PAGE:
Testing Your Home for Lead

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(This article appeared in the April-June 2011 issue of The American Postal Worker magazine.)

Joyce B. Robinson, Research & Education Department Director

Many houses and apartments built before 1978 contain high levels of lead, which can pose serious health hazards. The lead typically comes from the paint used in these dwellings. Federal law requires landlords and sellers to supply information on the effects of lead before renting, buying, or renovating pre-1978 housing, and buyers have up to 10 days to check for lead.

Lead’s Effects

It is important to know that even exposure to low levels of lead can cause serious harm. In children, lead exposure can cause damage to the nervous system and to kidneys; it also can cause learning disabilities, attention deficit disorder, and decreased intelligence; speech, language, and behavior problems; poor muscle coordination; decreased muscle and bone growth, and hearing damage. While low lead exposure is most common, exposure to high levels of lead can cause seizures, unconsciousness, and, in some cases, death.

Although children are especially susceptible to lead exposure, lead can be dangerous for adults too. In adults, exposure can cause an increased chance of illness during pregnancy; harm to a fetus, including brain damage or death; fertility problems (in men and women); high blood pressure; digestive problems; nerve disorders; memory and concentration problems, and muscle and joint pain.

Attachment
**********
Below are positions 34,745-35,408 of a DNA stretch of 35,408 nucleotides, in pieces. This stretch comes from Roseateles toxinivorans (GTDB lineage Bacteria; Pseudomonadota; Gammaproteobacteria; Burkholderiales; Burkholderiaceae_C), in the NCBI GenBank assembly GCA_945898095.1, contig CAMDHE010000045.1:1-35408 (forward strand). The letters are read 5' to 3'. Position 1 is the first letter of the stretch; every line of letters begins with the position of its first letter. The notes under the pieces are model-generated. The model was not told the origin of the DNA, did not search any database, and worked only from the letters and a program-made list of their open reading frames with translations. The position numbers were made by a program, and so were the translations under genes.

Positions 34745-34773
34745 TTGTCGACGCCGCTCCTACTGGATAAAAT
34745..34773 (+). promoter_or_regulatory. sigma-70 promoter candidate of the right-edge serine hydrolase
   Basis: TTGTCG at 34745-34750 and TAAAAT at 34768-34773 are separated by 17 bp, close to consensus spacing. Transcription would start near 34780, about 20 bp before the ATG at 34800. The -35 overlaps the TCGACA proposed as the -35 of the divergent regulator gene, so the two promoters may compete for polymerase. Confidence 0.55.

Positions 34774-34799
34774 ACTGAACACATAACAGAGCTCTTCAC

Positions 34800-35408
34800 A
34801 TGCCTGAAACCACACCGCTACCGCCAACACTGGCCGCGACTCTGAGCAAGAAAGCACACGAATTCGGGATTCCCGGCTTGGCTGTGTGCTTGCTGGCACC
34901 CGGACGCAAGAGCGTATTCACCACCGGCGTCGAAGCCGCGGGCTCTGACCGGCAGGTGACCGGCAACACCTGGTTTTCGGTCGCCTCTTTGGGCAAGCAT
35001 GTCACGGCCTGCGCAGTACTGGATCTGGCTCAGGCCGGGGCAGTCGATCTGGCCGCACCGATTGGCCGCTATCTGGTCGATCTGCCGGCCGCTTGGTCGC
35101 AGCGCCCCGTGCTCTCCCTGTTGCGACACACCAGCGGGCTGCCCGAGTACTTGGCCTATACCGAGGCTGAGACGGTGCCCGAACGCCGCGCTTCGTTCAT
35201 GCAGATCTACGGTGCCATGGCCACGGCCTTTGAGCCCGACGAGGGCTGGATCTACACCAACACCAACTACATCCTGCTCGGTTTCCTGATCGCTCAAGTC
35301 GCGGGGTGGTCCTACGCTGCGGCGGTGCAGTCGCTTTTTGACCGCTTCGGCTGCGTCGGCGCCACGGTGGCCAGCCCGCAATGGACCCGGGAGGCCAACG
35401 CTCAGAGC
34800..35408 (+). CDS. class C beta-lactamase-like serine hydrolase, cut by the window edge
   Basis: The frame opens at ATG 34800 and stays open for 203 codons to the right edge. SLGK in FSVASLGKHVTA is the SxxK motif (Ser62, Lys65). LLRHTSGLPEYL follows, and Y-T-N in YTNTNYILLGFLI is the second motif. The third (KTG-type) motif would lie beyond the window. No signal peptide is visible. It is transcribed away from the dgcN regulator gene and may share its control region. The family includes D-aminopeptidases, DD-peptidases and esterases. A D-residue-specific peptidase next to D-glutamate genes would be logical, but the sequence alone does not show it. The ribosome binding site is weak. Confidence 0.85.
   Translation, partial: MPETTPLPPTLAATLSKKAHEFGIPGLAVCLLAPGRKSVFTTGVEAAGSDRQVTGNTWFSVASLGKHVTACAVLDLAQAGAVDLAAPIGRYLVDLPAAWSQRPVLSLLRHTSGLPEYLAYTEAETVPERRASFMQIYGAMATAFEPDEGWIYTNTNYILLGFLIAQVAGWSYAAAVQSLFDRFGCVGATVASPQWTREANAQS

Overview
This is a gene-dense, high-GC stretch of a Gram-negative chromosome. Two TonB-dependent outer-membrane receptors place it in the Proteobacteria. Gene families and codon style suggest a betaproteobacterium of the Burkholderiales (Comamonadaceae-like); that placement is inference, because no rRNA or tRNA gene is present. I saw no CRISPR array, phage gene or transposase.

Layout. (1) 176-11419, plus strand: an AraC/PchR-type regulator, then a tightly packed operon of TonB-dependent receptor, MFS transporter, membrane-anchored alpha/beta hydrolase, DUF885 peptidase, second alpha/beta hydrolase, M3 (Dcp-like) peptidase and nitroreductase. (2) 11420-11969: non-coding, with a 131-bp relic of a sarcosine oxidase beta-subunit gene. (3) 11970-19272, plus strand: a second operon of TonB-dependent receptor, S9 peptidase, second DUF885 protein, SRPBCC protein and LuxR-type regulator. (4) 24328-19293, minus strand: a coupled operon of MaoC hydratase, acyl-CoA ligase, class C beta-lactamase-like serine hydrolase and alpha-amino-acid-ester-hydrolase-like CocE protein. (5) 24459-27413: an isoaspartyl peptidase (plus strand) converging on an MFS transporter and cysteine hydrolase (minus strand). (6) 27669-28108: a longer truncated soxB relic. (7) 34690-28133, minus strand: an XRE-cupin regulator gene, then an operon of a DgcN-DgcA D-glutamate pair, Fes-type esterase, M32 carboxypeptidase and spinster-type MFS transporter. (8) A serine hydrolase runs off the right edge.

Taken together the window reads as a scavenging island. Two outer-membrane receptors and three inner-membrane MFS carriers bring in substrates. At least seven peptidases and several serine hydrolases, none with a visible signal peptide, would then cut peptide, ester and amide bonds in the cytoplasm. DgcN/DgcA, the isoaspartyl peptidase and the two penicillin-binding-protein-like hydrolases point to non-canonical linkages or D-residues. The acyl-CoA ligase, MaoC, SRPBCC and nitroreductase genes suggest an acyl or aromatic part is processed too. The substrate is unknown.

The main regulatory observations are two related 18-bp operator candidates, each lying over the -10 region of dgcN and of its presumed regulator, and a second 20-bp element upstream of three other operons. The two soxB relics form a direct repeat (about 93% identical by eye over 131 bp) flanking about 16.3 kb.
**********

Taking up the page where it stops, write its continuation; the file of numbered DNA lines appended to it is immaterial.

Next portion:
Testing Your Home for Lead

You can get your home tested for lead in several different ways. A paint inspection tells you whether your home has lead-based paint and where it is located. However, it won’t tell you whether or not your home currently has lead hazards. A risk assessment tells you if your home currently has any lead hazards from lead in paint, dust, or soil. It also tells you what actions to take to address any hazards. A combination risk assessment and inspection tell you if your home has any lead hazards or lead-based paint, and where the lead-based paint is located.

To check your home, it’s best to hire a trained and certified professional who will use a range of reliable methods. There are state and federal programs in place to ensure that testing is done safely and effectively. Call 800-424-5323 for a list of contacts in your area.

How to Protect Your Family

If you suspect that your house has lead hazards, you can take some immediate steps to reduce your family’s risk:

  • If you rent, notify your landlord of peeling or chipping paint;
  • Clean up paint chips immediately;
  • Clean floors, window frames and sills, and other surfaces weekly. Use a mop or sponge with warm water and use a cleaner made specifically for lead;
  • Do not store food and liquids in lead crystal;
  • Check old plumbing in homes and apartments;
  • Use only cold water for drinking and cooking. Run water for 15 to 30 seconds before drinking it. Do not boil the water before drinking;
  • Thoroughly rinse sponges and mops after cleaning dirty or dusty areas;
  • Wash children’s hands often, especially before meals and before bedtime;
  • Wash bottles, pacifiers, toys, and stuffed animals regularly;
  • Keep small children from playing in soil, chewing on painted surfaces, and
  • Clean or remove shoes before entering your home to avoid tracking in lead from soil.

For additional information, contact: The National Lead Information Center: 800-424-424-5323. To access lead information via the Web, visit www.epa.gov/lead andwww.hud.gov/offices/lead. For the hearing impaired, call the Federal Information Relay Service at 800-871-8339 for assistance.

EPA’s Safe Drinking Water Hotline: 800-426-4791. Consumer Product Safety Commission (CPSC) Hotline: 800-638-2772, or visit CPSC’s Web site at www.cpsc.gov.

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